Having established a pipeline for acquiring and deconvolving the samples obtained from the light-sheet Mesolens, we performed a morphometric analysis of the different GFAP+ cell types detected in the specimens including in this study. More specifically, we measured dendrite length as a proxy for the typical morphological changes, including filopodia projections, observed in reactive astrocytes (Bailey and Shipley, 1993; Hochstim et al., 2008; Schiweck et al., 2018; Hyvärinen et al., 2019). Given the previous regional diversity of GFAP reactivity surrounding structures in proximity to the CVOs, we measured the average dendrite length at different distances, starting from the ventricular spaces (higher GFAP reactivity). The average dendrite length in the left ventricle showed a decreasing trend, starting from 26.1 µm ± 13.1 µm at 200 µm distance down to 17.4 µm ± 10.8 µm at 1000 µm distance and then increasing again to 21.3 µm ± 13.3 µm, 1800 µm away from the ventricular space and the circumventricular organs (CVOs). A diagram of this region is shown in Figure 6A, while Figures 6B, C shows a sub-region in which astrocytes were manually tracked. The dendrites in the right ventricle followed a similar and significant trend, showing a decrease from 26.0 µm ± 13.6 µm at 200 µm distance down to 18.6 µm ± 11.1 µm at 800 µm distance and then increasing again to 20.7 µm ± 12.4 µm, at 1400 µm to decrease again to 20.1 µm ± 10.8 µm, 1800 µm away from the ventricle separation. These measurements are summarised in Figure 7. Of note, the same results were observed in both ventricles, suggesting that the inflammatory responses are bilateral in the brain.


Figure 6 Schematic of the areas in which the astrocytes were tracked. (A) Area of the right ventricle of the infected specimen in which the astrocytes were manually tracked. Each box was divided in 5 sub-boxes of 200 µm3 for ease of tracking. Example of the sub-region in which 10 astrocytes were manually tracked (B) with and (C) without the Imaris filament object. The scale bar is respectively (A) 300 µm and (B, C) 30 µm.


Figure 7 Dendrite length at increasing distances from the CVOs. Average dendrite length in the right and left ventricles measured at increasing distances from the circumventricular organs (CVOs), respectively in light blue and dark red colour. The p-value for each sub-volume pair is colour-coded according the respective ventricle and presented with *p < 0.05, ***p < 0.001, ****p < 0.0001.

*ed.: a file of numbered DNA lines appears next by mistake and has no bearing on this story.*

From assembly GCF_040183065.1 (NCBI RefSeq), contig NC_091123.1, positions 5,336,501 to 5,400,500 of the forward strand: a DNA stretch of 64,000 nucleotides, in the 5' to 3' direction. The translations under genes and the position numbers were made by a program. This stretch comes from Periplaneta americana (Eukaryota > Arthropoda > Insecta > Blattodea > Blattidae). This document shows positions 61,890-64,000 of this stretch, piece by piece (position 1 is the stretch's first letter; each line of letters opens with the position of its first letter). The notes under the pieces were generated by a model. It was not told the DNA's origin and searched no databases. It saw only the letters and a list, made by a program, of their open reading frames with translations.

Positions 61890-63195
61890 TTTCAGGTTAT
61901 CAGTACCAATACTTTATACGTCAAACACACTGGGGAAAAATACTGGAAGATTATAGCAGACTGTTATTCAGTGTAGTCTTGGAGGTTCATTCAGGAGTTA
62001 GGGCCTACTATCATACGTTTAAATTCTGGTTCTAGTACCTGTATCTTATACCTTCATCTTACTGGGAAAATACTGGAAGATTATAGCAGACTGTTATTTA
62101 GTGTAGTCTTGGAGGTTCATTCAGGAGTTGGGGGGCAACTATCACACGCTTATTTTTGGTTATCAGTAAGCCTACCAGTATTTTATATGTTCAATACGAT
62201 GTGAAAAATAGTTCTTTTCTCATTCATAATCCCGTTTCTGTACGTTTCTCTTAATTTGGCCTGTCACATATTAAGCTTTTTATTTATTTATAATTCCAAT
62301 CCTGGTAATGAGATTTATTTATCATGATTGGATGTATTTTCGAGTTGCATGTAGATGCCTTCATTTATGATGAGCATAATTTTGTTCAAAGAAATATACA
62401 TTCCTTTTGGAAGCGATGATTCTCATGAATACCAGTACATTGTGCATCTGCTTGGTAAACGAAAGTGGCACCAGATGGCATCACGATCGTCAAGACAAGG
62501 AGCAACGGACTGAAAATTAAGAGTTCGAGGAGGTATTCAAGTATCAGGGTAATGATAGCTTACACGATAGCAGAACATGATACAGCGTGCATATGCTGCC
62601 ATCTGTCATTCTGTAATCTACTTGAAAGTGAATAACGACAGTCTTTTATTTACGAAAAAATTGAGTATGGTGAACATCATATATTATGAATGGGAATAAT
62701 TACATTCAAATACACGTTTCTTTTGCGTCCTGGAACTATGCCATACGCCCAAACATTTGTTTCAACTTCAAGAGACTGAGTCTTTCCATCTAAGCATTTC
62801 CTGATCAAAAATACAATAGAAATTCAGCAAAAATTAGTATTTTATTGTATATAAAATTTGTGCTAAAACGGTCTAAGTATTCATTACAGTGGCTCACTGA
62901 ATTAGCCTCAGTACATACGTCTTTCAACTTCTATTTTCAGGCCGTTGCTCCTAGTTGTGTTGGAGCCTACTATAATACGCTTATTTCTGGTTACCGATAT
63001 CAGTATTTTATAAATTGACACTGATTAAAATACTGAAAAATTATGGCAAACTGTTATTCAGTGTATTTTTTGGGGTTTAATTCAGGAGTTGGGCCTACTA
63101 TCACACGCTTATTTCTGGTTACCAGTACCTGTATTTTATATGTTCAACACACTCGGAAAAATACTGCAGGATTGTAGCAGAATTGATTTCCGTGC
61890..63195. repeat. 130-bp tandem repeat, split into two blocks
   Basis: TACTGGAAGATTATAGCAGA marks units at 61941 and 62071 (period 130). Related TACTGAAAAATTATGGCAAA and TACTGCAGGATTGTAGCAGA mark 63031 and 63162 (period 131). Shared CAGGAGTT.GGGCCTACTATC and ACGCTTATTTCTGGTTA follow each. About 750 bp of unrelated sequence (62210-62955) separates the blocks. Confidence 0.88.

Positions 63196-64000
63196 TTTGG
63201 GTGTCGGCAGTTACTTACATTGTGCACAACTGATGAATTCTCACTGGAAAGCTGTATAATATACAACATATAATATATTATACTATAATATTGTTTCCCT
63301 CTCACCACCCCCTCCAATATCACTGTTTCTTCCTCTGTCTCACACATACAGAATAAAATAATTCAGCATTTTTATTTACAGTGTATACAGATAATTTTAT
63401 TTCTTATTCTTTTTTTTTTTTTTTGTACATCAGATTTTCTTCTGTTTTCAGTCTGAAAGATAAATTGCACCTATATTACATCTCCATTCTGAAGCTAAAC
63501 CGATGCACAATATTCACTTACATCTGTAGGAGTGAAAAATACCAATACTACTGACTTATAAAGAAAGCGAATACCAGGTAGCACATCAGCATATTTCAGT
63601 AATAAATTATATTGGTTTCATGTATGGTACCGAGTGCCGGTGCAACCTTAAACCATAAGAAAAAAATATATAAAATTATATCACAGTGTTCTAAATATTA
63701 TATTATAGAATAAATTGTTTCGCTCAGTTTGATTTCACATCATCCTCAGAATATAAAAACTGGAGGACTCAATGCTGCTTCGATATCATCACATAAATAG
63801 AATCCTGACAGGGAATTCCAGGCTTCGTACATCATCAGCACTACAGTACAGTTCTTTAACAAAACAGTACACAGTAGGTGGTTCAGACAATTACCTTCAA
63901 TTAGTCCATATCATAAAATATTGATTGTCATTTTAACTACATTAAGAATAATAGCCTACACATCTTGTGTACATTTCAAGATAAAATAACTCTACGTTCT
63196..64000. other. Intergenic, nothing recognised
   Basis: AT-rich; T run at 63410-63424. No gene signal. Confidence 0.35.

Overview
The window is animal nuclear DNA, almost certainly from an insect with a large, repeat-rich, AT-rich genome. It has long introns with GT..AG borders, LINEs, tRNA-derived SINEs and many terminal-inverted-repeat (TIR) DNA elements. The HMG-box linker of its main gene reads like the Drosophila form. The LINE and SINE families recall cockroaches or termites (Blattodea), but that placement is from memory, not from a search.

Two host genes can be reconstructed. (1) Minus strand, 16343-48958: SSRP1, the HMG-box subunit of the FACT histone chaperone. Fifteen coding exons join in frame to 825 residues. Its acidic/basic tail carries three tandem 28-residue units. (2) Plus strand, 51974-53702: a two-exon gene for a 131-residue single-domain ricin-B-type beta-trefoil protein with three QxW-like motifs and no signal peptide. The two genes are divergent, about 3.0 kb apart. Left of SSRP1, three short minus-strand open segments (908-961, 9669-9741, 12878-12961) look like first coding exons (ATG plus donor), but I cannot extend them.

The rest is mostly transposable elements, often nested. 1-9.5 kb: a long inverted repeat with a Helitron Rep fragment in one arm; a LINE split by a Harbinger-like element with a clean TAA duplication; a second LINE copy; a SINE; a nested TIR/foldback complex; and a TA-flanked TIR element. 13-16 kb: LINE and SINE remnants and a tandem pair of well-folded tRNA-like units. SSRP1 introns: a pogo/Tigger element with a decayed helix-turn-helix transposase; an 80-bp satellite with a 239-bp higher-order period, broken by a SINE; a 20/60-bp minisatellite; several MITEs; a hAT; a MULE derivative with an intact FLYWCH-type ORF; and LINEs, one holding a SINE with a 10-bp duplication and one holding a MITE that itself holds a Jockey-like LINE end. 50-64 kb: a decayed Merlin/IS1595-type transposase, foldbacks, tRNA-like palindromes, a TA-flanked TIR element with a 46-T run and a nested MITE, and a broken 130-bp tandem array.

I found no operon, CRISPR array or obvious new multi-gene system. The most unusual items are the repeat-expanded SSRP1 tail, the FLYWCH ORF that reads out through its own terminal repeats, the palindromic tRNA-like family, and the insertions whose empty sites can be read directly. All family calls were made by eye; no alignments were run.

Taken together, these morphometric analyses reinforced our previous observations demonstrating a localised astrocytic response, with increased astrocyte hypertrophy in regions in close proximity to the CVOs.


Chronic CNS infection with African trypanosomes leads to a myriad of neuropsychiatric disorders which are far from being fully understood. Here, we set out to develop and implement novel imaging methods, combining light-sheet and optical mesoscopy, to study the innate responses to infections with T. brucei in the intact mouse brain. One key observation is the spatially resolved inflammatory response in proximity to the circumventricular organs (CVOs), including the cingulate cortex and the corpus callosum, as measured by the levels of GFAP reactivity and astrocyte hypertrophy. In the cingulate cortex, the infected brain displays an increase in the fluorescence signal of 38% which directly relates to the presence of GFAP reactive astrocytes. An increased GFAP reactivity of 52% was measured also in the corpus callosum and external capsule area and of 103% in the hypothalamic area. Although especially in the hypothalamic area the light-sheet quality deteriorates due to the long optical path travelled inside the specimens and it is no longer possible to observe the single astrocytes, it was possible to estimate the increased fluorescence signal.